[27] so as to present the church to himself in splendor, without a spot or wrinkle or anything of the kind—yes, so that she may be holy and without blemish.
[28] In the same way, husbands should love their wives as they do their own bodies. He who loves his wife loves himself.
[29] For no one ever hates his own body, but he nourishes and tenderly cares for it, just as Christ does for the church,
[30] because we are members of his body.
[31] “For this reason a man will leave his father and mother and be joined to his wife, and the two will become one flesh.”
[32] This is a great mystery, and I am applying it to Christ and the church.
[33] Each of you, however, should love his wife as himself, and a wife should respect her husband.

      Did you get that? The Biblical intent, God’s intent for marriage is mutual submission. Guys want to quote the part about wives being subject to their husbands but forget that the only way a woman has to be subject to her husband is if he Man’s up and is subject to Christ and treats her with the same sacrificial love and reverence Christ has for the Church. That’s hard. But that’s I think, is the intent of Marriage, mutual companionship and support. (What that means in the midst of parenthood is another subject altogether.)


      A. I know that so far, we haven’t addressed divorce but unless we know what God expects we can’t address the other can we. So, let’s look at what Jesus said about divorce. This is recorded in the Gospel of Matthew 5:31-32 (NRSV)

 [31] “It was also said, ‘Whoever divorces his wife, let him give her a certificate of divorce.’  

 [32] But I say to you that anyone who divorces his wife, except on the ground of unchastity, causes her to commit adultery; and whoever marries a divorced woman commits adultery.  

      I’ve got friends who say, “Well, that’s pretty clear isn’t it? Divorce is wrong except for that whle adultery thing.” My reply might be, “Hold on there, Sparky.” Because just like Ephesians is pulled out of context often times this one is, too.

      If you look at what Mark has to say, you find that the Pharisees came to Jesus, “and to test him they asked, Is it lawful for a man to divorce his wife?”

      They didn’t come to find out what he really thought, they came to test him and trap him. They already had their minds made up. Divorce was a hotly debated subject of the time, just as it has been for years. There were basically two schools of thought. Rabbi Shammai, took the conservative approach. He taught that the only acceptable reason for divorce was adultery.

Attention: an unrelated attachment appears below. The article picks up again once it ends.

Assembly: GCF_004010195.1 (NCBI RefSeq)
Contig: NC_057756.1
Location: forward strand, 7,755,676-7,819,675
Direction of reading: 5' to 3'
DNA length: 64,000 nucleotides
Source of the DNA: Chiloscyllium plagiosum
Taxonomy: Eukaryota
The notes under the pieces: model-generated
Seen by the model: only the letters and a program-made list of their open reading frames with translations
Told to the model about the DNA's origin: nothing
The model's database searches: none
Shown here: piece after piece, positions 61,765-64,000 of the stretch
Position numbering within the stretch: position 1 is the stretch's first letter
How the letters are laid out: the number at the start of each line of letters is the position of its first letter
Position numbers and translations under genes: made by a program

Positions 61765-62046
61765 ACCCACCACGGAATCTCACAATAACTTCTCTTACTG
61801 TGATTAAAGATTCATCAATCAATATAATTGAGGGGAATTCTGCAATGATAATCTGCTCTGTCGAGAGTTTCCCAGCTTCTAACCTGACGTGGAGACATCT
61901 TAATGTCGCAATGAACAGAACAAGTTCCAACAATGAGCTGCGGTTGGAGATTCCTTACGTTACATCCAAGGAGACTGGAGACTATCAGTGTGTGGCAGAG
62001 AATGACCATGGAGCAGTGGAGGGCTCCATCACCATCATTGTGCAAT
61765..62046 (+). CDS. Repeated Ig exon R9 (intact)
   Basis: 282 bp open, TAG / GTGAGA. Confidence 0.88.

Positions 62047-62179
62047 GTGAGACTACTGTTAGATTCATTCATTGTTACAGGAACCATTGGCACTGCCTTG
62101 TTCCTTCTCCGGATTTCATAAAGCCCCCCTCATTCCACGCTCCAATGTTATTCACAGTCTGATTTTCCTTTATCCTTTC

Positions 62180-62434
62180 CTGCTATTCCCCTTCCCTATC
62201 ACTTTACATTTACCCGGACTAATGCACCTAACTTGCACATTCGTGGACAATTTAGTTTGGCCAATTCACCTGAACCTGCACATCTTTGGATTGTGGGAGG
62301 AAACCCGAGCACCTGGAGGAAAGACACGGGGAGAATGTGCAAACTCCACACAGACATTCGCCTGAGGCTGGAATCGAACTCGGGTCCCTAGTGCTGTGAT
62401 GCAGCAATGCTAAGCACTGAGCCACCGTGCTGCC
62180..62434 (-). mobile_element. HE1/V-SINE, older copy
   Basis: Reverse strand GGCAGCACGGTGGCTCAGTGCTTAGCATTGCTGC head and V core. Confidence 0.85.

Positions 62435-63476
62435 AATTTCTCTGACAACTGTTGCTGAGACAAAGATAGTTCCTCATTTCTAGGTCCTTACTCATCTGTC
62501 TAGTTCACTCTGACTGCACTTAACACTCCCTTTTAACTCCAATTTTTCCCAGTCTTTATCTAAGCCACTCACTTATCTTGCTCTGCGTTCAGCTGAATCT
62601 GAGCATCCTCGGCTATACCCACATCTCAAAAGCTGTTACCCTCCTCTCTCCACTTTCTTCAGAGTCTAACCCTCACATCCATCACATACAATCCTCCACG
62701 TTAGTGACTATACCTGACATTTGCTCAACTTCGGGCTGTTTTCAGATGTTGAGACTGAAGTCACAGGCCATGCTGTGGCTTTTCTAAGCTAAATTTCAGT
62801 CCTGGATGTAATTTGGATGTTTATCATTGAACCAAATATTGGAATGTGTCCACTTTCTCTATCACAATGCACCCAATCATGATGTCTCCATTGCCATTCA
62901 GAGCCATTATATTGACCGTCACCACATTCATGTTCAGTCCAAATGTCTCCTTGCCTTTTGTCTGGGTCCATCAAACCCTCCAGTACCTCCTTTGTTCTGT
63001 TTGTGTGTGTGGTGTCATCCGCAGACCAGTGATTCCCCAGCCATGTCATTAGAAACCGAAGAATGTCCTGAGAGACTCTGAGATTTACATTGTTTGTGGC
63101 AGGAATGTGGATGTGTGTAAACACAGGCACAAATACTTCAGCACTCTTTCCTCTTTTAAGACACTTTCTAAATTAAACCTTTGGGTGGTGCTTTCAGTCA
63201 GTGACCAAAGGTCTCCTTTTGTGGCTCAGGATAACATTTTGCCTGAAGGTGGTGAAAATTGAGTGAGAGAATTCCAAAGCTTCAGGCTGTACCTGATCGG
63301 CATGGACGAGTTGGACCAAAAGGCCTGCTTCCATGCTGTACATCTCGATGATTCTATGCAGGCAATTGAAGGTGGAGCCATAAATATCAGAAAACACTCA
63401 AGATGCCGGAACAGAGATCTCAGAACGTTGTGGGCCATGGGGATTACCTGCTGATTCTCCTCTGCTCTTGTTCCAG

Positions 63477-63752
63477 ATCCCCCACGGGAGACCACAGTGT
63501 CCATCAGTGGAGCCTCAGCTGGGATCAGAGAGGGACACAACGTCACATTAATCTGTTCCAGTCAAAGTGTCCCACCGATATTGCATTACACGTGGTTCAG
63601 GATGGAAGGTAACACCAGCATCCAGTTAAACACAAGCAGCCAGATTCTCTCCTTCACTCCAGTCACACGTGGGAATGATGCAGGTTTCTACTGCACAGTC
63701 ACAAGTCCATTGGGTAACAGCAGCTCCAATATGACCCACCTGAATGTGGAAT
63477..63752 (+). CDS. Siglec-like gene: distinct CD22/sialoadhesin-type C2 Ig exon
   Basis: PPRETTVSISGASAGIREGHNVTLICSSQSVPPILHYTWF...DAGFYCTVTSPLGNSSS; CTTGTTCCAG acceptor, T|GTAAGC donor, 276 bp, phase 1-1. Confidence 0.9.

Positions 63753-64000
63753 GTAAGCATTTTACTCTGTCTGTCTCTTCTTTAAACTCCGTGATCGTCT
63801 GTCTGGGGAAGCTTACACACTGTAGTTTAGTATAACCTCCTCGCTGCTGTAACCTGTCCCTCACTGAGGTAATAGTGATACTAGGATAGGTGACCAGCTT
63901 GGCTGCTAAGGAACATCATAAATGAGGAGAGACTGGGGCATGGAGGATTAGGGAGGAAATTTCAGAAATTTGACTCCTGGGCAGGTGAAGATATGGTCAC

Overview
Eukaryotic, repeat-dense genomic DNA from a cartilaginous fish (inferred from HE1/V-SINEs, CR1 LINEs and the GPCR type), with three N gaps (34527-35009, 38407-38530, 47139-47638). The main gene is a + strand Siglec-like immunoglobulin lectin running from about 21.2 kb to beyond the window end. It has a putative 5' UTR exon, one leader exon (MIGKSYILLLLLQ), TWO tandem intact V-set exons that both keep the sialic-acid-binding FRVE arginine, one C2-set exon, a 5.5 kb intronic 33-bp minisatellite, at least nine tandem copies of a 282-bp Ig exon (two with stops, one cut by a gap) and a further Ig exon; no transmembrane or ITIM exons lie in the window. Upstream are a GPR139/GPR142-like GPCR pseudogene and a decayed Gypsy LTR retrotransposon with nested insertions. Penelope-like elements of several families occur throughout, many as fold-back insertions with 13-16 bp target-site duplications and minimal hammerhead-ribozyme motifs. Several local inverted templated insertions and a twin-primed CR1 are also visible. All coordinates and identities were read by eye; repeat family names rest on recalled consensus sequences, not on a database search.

Rabbi Hillel was much more liberal. He and his following sort of took the Henry VIII approach. If it sounded halfway reasonable, it was OK. During first century Judaism a man could divorce his wife:

      If she spoiled his dinner by adding too much salt

       If she were seen in public with her head uncovered

       If she talked with other men on the street

       If she spoke disrespectfully to her husband’s parents

       If she became plain-looking compared with another woman who seemed more beautiful in her husband’s opinion.

       Totally unbelievable! What makes it worse is that women had NO recourse for divorce, only the husband. A woman just had to stick it out. A man was generally thought to be righteous or good if he gave his wife a written statement of divorce. This allowed her to defend herself  and prove she was unmarried she marriage to another man. You were a good guy if you gave your wife a “pink slip” as you shoved her out the door.

       Their cavalier attitude reminded me of this clip.

       I believe it was that sort of attitude is why Jesus seemed to come down so hard on divorce. He even says so essentially when he told them, “It was because of your hardness of heart that Moses wrote this command for you.” And then Jesus quotes what we read in Genesis and ends with the words “Therefore what God has joined together, let no one separate.”


      A. So, what are we to think and do about divorce? Are we supposed treat one another the way I saw people treated when I was a kid and in my early years of ministry? I grew up in a predominantly Roman Catholic neighborhood. I overheard the comments some of our neighbors made about Mom and Dad. I overheard what they said about me and my brothers. A couple of our neighbors were pretty sure we were all going straight to the hot place. I mean, Mom and Dad had both been divorced and remarried and you heard what Jesus said.

      What they failed to hear was who Jesus said it to and why. Jesus never offered easy answers to the people who were trying to trap him. Instead His words always seemed to ensnare them in their own judgmental nature. And He never offered them a way out. But that’s not true for us.

      Somebody asked one time and you’ve probably thought it or been asked it or wanted to ask it, “Is divorce a sin.” No. Divorce itself is not a sin, it is a product of our fallen nature. It is a byproduct of the fall and the sinful nature of humankind after the fall. It is one of the repercussions of our brokenness.

      Then folks will ask, “Well, is divorce wrong?” I’m not a situational ethicist but in this case I would have to answer, “It depends on the situation.” I believe that there are some situations when Divorce is the only answer or the only solution.